A Real Princess and Her Ferrari!
© Dr. Rajas Deshpande
“Make way! The princess is coming in her Ferrari” said Mr. Rajender Suri, and indeed, people made way for them to pass by!
Just as I had stopped believing that real life love stories with princes and princesses can still weave magic, I met the Suri family.
When I first saw Mrs. Vinod Suri about a year ago, she was already diagnosed with dementia, and was undergoing treatment, but her family was quite disturbed because of her hallucinations, behavioral changes, and forgetfulness. She needed an urgent admission, and with the help of my psychiatrist colleagues, we could control her symptoms and discharge her. She is quite stable now, behaviorally, although her dementia continues to progress. We are trying our best to slow down the process.
But the point is not that. When I asked her husband Mr. Rajender Suri about her current status today at Lilavati Hospital, he described things that made me feel I must write about what was happening.
After her diagnosis of Alzheimer’s dementia, Mrs. Suri’s family went through much emotional trauma, but quickly decided to face and fight the monster with all their determination.
Mr. Rajender, who is now 77 and still runs his Book Shop full time at the Churchgate Station, made many arrangements and adjustments for his wife, with the help of their sons Lokesh and Bhuvanesh. They started monitoring her via CCTV, and a full time cook and attendant. Although the sons live in Pune, they call their mother every day on video calls and sing bhajans with her, entertaining her and often, when she sulks, persuading her to take her medicine.
The patient’s husband, Mr. Rajender told me that he will never give up on her care and in his effort to tell her any which way he can, how much he loves her. Like a teenager, and with the same spirit at 77, he calls her ‘baby’, ‘good girl’ or ‘Princess’, making sure to never offend her.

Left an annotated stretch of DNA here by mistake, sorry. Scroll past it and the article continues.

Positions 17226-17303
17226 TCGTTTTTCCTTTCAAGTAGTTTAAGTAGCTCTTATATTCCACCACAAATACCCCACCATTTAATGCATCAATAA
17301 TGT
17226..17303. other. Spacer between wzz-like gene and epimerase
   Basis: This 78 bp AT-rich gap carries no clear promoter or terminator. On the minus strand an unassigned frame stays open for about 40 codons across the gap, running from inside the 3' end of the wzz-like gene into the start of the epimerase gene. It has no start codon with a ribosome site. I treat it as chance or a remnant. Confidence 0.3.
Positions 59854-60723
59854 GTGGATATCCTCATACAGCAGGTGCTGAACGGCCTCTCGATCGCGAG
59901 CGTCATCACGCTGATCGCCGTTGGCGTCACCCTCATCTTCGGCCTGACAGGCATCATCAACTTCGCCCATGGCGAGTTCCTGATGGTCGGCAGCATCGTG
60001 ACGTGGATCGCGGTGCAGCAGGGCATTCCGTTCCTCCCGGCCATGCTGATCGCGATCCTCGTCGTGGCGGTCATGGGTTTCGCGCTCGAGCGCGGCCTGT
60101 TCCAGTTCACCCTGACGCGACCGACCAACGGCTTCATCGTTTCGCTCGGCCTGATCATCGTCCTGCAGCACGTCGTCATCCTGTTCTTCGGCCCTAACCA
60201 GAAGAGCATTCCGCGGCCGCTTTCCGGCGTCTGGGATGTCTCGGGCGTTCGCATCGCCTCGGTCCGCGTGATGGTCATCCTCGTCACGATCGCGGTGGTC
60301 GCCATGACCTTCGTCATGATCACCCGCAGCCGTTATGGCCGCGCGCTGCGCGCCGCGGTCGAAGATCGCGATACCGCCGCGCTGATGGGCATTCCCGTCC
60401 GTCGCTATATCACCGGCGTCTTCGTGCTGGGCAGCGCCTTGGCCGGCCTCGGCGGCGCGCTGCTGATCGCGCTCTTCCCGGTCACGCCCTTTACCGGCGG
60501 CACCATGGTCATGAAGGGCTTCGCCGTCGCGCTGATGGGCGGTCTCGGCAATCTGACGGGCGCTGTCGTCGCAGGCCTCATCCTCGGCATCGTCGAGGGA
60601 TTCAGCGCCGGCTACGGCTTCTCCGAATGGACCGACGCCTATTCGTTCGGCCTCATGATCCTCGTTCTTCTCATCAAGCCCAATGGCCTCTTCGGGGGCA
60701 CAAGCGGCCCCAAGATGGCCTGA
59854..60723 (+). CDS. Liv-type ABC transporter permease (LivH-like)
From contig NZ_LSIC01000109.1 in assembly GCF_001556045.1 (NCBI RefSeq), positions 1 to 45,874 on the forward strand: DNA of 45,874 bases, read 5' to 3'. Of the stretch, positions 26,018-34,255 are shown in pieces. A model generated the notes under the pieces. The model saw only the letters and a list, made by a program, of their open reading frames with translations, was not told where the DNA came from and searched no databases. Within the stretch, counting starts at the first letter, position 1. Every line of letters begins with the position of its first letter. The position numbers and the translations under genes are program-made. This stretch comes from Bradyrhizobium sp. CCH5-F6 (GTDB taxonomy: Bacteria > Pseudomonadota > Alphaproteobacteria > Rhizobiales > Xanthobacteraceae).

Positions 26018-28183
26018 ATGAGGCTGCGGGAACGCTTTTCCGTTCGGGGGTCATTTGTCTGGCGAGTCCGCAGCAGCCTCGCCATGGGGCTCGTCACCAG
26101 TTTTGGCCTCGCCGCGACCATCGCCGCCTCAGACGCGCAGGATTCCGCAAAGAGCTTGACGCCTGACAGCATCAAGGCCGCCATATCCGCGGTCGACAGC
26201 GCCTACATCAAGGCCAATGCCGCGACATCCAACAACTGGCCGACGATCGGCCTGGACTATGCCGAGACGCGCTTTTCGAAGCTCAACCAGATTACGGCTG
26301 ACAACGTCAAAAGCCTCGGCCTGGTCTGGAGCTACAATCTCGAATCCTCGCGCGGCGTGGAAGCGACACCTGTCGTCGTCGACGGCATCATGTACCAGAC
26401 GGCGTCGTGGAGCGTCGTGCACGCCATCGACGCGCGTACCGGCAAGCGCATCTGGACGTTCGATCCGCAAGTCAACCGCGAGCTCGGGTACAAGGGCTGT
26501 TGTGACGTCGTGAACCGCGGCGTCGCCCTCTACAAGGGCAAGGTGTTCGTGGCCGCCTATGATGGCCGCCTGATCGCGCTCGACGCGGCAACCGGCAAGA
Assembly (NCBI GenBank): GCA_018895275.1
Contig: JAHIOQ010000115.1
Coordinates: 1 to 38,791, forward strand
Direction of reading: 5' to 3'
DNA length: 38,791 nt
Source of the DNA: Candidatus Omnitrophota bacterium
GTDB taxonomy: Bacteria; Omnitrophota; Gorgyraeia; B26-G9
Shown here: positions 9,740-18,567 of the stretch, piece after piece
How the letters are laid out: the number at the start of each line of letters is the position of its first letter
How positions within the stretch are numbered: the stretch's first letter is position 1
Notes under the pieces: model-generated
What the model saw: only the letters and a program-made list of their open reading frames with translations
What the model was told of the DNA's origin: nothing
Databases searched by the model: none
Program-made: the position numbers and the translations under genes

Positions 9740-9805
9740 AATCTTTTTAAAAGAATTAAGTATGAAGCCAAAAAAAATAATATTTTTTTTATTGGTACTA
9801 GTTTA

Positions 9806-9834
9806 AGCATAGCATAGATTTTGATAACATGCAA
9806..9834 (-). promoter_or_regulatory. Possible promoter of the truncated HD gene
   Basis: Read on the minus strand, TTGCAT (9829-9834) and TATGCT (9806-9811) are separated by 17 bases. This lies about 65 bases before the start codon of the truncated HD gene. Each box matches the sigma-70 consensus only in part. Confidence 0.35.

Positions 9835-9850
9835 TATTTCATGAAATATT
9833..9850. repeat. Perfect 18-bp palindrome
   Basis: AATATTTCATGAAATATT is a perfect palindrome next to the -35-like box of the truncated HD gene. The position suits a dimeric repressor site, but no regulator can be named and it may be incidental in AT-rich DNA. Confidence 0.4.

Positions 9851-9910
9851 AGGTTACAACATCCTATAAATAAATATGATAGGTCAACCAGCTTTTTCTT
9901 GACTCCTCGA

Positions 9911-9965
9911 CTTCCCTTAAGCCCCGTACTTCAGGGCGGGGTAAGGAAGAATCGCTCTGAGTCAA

It is indeed devastating for him that she often forgets who he is. Then he goes out and calls her, surprisingly she remembers him on calls and asks him to return. Sometimes she cannot remember at all, despite all efforts. Even if he breaks down, Mr. Rajender doesn’t show it and does whatever he can to comfort her.
Two years ago he took her to a cruise. He named her wheelchair as “Ferrari”, and told people on the cruise that she was to be addressed as Princess. “Make way!” He would say, “The Princess is arriving in her Ferrari”, and people complied.. it is not surprising that even after almost two years, this patient of Alzheimer’s Disease still remembers bits and pieces of good times on that cruise!
Mr. Suri, a very strong personality, had tears in his eyes today: “Sometimes I am frustrated, angry when some people don’t understand our concerns. Then I lose my patience and feel guilty about it later. I realize that this is a ‘Part of the game’, and don’t waste time thinking about it too much. I am myself very prompt and particular about everything as my father was an army officer, but my wife’s malady has taught me a lot of patience. I have learnt to do things as she likes it. The most disturbing thing is that she often forgets who I am, and then I feel lost. But I must recover soon, to attend her”.
Her cook Mr. Padam makes whatever she wants to eat. Her children and their families visit her frequently and participate in her care, insisting on giving some time off to Mr. Rajender.
In our country that lacks understanding care of patients with dementia, where many families are more inclined to “Dump” dementia patients on old age homes, this family stands out for an extraordinary effort they make for their beloved lady, who doesn’t anymore know well who they are. Their love is the purest, knowing that there are no returns. As a Neurologist I feel that this is the single most important factor in long term care for dementia patients. Mrs. Vinod Suri, I feel, knows and feels the love her husband and family bestows upon her, and that has significantly slowed down her disease.
Respect, love and all the best wishes for this family, who took away my ‘Neurologist’s Frustration’ of having to deal with poorly cared dementia cases in India. The ability to deal with what life throws at one decides the depth of their maturity and success. To call a wheelchair “Ferrari” and to make your spouse feel like a “Prince or Princess” at 72 are qualities of the most successful souls in my opinion.
Thank You, Mr. Rajender, Mr. Vinod and Mrs Vinod Suri, for allowing me to share this extraordinary love story!
© Dr. Rajas Deshpande
Please share unedited for awareness 🙏🏻